As I overtook him I said the customary "Ciao" while trying not to rub it in that I was having less difficulty than him on the climb. Soon the road levelled off and he as well as I found some respite from our efforts. At that point I looked behind to see Bellagio a long way down from where I had come. No wonder I had had to work so hard!

A couple of guys who had passed me earlier on the switchbacks were stopped at the side of the road taking photos. This was the last point that we would see Lake Como until 6km farther and 200m higher, at the summit. Then we all tackled the winding road together - well together for 100m after which I and the old boy were dropped.

This was a beautiful road that passed through woodland with its lovely autumn colours. It made me look forward to the next day when I was due to take part in a running race on trails through this area.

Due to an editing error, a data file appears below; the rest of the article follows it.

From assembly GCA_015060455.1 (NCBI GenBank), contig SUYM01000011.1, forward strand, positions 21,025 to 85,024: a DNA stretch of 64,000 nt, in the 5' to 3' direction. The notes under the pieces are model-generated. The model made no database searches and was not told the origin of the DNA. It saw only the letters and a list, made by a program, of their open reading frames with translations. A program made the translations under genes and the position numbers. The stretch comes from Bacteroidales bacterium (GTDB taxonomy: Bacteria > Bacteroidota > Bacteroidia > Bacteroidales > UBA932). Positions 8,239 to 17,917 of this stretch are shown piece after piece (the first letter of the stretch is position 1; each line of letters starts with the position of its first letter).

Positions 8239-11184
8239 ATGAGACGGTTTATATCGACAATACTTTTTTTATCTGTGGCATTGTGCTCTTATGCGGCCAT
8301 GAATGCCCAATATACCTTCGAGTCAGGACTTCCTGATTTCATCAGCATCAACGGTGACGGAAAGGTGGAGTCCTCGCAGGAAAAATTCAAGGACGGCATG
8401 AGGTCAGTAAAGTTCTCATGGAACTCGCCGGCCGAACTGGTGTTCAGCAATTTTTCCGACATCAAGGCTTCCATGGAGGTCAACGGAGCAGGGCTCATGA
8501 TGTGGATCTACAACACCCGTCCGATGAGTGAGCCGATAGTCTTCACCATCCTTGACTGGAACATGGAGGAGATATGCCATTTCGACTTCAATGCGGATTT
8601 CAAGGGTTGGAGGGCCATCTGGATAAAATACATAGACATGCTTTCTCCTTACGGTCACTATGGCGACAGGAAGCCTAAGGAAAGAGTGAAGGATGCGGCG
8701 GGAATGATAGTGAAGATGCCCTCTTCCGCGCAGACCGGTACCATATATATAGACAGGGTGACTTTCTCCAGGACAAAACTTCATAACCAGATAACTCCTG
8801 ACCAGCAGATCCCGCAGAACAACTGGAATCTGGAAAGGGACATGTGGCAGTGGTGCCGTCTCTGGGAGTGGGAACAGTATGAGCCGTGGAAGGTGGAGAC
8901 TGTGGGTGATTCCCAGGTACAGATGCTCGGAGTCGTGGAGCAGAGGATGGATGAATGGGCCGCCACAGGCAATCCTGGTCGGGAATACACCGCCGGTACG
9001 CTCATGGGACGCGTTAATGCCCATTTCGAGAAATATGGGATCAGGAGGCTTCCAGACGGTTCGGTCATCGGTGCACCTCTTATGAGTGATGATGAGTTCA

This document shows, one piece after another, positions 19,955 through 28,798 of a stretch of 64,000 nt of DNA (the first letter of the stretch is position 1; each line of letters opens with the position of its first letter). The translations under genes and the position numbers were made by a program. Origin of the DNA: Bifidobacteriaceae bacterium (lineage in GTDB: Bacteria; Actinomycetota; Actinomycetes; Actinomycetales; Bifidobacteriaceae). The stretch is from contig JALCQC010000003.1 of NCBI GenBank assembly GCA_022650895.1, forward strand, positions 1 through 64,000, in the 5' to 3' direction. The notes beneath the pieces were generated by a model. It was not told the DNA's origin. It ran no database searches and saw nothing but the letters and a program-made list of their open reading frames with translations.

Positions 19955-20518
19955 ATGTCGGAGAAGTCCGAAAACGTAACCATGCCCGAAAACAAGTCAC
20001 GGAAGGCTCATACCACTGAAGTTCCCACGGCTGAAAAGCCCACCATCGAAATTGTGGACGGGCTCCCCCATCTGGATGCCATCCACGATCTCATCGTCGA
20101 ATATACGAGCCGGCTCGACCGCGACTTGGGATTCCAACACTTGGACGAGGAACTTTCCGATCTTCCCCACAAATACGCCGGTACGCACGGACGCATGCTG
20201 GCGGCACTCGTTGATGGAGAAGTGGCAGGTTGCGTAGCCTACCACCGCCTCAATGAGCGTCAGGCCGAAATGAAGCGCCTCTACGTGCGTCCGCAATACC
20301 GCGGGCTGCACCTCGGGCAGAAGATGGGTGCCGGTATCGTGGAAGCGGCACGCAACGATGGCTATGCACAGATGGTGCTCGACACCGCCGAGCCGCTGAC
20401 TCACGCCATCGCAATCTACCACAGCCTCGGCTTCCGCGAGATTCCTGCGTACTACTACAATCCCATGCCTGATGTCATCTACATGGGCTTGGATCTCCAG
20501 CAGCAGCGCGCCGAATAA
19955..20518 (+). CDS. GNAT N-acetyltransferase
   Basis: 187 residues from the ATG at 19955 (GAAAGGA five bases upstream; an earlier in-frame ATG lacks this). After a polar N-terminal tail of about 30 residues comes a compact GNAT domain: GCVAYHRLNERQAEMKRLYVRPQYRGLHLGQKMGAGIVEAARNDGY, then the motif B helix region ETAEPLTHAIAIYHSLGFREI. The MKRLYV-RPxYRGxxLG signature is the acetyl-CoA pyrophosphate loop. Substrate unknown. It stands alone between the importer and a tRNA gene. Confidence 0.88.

Almost at the summit of the Ghisallo climb
Soon, the road went downhill, passing a village with a pretty chapel and I stopped, thinking that in my reverie I had overshot Madonna del Ghisallo.

But when I saw more riders breezing through, and the road going uphill again in the distance I realised I still had a few more kilometres to ride.

Once at the summit I heaved a sigh of relief, and felt satisfied that I had managed the climb, and I had even passed a couple of guys. Maybe I wasn't so unfit then.

The guys I passed reached the summit shortly after me, and we all congratulated each other and took photos. They were Italians from Turin, who had come to Como for the weekend, specially to ride in this area.